Spoiler alert: We weren’t. This post will take you through the hours between making that decision and having our website deployed live on Cloud. Yep - hours. Not days.
Getting started, taking stock.
Between the four of us at Candid Contributions, we knew plenty about .NET Framework but not all of us had worked with Umbraco 9 or .NET 5 yet. So, we started by taking a look at our current site and having a think about what the different frameworks might mean for us. Then, we decided what could be migrated without any changes, what couldn’t be migrated and what would need some changes before it ‘worked’. Finally, we made an inventory of integrations, Umbraco packages and anything else of note. That looked like this:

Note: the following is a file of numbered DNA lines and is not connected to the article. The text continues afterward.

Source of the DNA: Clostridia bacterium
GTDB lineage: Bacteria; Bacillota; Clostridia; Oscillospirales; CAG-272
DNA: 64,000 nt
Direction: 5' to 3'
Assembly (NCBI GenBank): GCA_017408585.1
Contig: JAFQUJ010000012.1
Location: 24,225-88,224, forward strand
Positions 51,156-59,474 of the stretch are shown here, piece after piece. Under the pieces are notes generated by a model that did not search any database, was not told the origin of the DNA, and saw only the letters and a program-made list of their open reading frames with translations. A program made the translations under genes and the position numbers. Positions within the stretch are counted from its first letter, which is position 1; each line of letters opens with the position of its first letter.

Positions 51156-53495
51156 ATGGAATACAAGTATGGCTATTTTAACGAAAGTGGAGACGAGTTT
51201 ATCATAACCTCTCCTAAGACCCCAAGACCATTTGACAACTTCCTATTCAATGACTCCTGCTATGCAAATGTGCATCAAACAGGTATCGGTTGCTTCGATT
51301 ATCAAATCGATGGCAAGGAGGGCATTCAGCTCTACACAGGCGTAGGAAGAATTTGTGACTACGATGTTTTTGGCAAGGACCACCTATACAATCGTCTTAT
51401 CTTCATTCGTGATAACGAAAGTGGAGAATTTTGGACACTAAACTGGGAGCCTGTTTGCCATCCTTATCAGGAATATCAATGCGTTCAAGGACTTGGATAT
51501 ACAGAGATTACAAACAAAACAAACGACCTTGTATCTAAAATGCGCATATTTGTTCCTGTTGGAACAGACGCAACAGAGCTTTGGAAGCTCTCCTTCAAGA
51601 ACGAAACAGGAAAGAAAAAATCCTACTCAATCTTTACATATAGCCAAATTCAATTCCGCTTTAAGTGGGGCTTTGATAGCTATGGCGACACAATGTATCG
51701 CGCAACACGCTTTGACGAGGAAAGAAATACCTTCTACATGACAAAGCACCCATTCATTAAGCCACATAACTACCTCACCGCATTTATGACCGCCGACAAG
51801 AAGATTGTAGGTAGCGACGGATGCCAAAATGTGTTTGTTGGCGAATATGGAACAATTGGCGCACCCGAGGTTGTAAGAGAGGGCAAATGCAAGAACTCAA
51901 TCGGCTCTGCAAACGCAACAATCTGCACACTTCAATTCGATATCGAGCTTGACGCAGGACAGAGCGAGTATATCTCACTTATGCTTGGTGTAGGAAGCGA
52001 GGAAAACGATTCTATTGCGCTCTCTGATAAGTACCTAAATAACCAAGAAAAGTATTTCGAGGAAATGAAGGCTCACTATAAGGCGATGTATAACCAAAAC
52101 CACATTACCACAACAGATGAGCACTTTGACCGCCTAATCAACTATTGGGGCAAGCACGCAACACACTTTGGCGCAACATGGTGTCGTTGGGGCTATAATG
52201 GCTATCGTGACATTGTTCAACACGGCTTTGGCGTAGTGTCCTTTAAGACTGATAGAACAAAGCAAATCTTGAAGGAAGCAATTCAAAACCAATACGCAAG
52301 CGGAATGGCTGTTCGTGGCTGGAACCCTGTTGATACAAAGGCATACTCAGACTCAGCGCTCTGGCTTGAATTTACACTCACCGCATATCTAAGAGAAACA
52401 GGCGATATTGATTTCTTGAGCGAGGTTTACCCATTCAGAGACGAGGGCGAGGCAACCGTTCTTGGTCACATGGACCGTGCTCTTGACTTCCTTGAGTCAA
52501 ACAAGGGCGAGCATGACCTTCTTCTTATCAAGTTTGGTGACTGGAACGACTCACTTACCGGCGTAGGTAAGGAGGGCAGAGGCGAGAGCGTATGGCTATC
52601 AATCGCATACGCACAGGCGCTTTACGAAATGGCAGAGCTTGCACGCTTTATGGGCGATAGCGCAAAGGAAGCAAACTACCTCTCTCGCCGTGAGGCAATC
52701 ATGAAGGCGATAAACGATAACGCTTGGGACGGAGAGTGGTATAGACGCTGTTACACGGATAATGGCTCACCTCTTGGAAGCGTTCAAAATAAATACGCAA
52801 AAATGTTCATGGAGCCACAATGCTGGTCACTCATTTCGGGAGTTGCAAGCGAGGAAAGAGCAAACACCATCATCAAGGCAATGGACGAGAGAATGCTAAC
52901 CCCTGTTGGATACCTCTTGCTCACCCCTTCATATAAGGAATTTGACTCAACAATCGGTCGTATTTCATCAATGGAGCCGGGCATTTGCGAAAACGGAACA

Current CanCon Website
- Umbraco version 8.5.3
- Hosted on standalone Windows VM, SQL Server 2019
- Solution Setup
- Core project
- Website project
- Our.Umbraco.RobotsTxtEditor (v8.0.0)
- uSync (v8.6.2)
- Custom Code
- Background tasks for retrieving content from Spreaker and GitHub Apis
- A hijacked route
- API controller for posting event registrations to MailChimp
- API endpoints for a Discord bot to retrieve content from our back-office
- No Custom Property Editors
- Models builder: AppData mode
- Frontend: Riot templates
After that, docs. Was there anything in particular we needed to know about going from on-premise to cloud? We found this helpful piece of documentation explaining where to begin. Lo and behold, we had already taken the right approach with our inventory above!